At the Linux Plumbers Conference Thursday,
Arjan van de
Ven, Linux developer at Intel and author of
PowerTOP, and Auke Kok, another Linux developer at
Source Technology Center, demonstrated a Linux
system booting in five seconds. The hardware was
an Asus EEE PC, which has solid-state storage,
and the two developers beat the five second
mark with two software loads: one modified Fedora and one
They had to hold up the EEE PC for the audience,
since the time required to finish booting was less
than the time needed for the projector to sync.
How did they do it? Arjan said it starts with
the right attitude. "It's not about booting faster,
it's about booting in 5 seconds." Instead of saving
a second here and there, set a time budget for the
whole system, and make each step of the boot finish
in its allotted time. And no cheating. "Done booting
means CPU and disk idle," Arjan said. No fair putting
up the desktop while still starting services behind
the scenes. (An audience member pointed out that
Microsoft does this.) The "done booting" time did
not include bringing up the network, but did include
starting NetworkManager. A system with a conventional
hard disk will have to take longer to start up: Arjan
said he has run the same load on a ThinkPad and achieved
a 10-second boot time.
Out of the box, Fedora takes
45 seconds from power on to GDM
login screen. A tool called Bootchart,
by Ziga Mahkovec, offers some details. In a
Bootchart graph of the Fedora boot (fig. 1), the
system does some apparently time-wasting things.
It spends a full second starting the loopback
device—checking to see if all the network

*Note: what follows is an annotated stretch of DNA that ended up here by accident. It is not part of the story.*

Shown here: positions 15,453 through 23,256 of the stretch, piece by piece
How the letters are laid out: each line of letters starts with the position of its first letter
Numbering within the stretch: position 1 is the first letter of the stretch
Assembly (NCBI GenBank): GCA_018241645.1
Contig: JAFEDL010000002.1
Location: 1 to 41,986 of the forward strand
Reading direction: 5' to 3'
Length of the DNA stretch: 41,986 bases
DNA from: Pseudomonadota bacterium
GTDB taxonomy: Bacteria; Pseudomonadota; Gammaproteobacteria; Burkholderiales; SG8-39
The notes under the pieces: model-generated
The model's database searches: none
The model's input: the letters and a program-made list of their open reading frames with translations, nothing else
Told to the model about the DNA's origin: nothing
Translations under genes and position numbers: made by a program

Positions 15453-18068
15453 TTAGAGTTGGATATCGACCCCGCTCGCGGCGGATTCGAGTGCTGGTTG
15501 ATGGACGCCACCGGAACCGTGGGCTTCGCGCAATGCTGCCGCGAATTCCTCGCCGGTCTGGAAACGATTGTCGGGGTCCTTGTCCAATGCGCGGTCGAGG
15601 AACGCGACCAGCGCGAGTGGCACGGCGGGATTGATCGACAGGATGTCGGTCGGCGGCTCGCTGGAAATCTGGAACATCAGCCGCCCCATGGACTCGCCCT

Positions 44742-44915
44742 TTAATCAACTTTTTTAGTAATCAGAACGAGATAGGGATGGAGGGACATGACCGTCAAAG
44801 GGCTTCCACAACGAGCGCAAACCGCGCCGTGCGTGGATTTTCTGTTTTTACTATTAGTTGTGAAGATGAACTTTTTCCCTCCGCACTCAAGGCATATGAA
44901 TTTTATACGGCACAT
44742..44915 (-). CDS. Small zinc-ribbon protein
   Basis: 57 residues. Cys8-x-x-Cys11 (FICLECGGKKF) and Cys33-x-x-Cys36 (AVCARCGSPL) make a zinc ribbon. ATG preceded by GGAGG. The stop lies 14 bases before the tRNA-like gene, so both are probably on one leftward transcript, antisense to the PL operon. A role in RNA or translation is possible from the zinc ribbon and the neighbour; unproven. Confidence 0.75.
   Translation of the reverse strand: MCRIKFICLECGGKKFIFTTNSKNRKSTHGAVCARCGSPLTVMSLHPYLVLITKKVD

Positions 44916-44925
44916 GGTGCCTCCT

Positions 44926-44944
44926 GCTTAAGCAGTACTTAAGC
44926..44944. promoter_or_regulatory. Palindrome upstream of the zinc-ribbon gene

interfaces on the system are loopback. Then there's
two seconds to start "sendmail." "Everybody pays
because someone else wants to run a mail server,"
Arjan said, and suggested that for the common
laptop use case—an SMTP server used only
for outgoing mail—the user can simply run ssmtp.
Another time-consuming process
on Fedora was "setroubleshootd," a useful
tool for finding problems with Security Enhanced
Linux (SELinux) configuration. It took five seconds.
Fedora was not to blame for everything. Some upstream
projects had puzzling delays as well. The X Window
System runs the C preprocessor and compiler on
startup, in order to build its keyboard mappings.
Ubuntu's boot time is about the same: two
seconds shorter (fig. 2). It spends 12 seconds running
modprobe running a shell running modprobe, which
ends up loading a single module. The tool for adding
license-restricted drivers takes 2.5 seconds—on
a system with no restricted drivers needed.
"Everybody else pays for the binary driver," Arjan
said. And Ubuntu's GDM takes another 2.5 seconds of
pure CPU time, to display the background image.
Both distributions use splash screens. Arjan and
Auke agreed, "We hate splash screens. By the time
you see it, we want to be done." The development
time that distributions spend on splash screens is
much more than the Intel team spent on booting fast
enough not to need one.
How they did it: the kernel
Step one was to make the budget. The kernel
gets one second to start, including all modules.
"Early boot" including init scripts and background
tasks, gets another second. X gets another second,
and the desktop environment gets two.
The kernel has to be built without initrd, which
takes half a second with nothing in it. So all
modules required for boot must be built into the
kernel. "With a handful of modules you cover 95% of
laptops out there," Arjan said. He suggested building
an initrd-based image to cover the remaining 5%.
Some kernel work made it possible to do
asynchronous initialization of some subsystems.
For example, the modified kernel starts the Advanced
Host Controller Interface (AHCI) initialization,
to handle storage, at the same time as the Universal
Host Controller Interface (UHCI), in order to handle
USB (fig.3). "We can boot the kernel probably in
half a second but we got it down to a second and we
stopped," Arjan said. The kernel should be down to
half a second by 2.6.28, thanks to a brand-new fix
in the AHCI support, he added.
One more kernel change was a small patch to support
readahead. The kernel now keeps track of which blocks
it has to read at boot, then makes that information
available to userspace when booting is complete.
That enables readahead, which is part of the early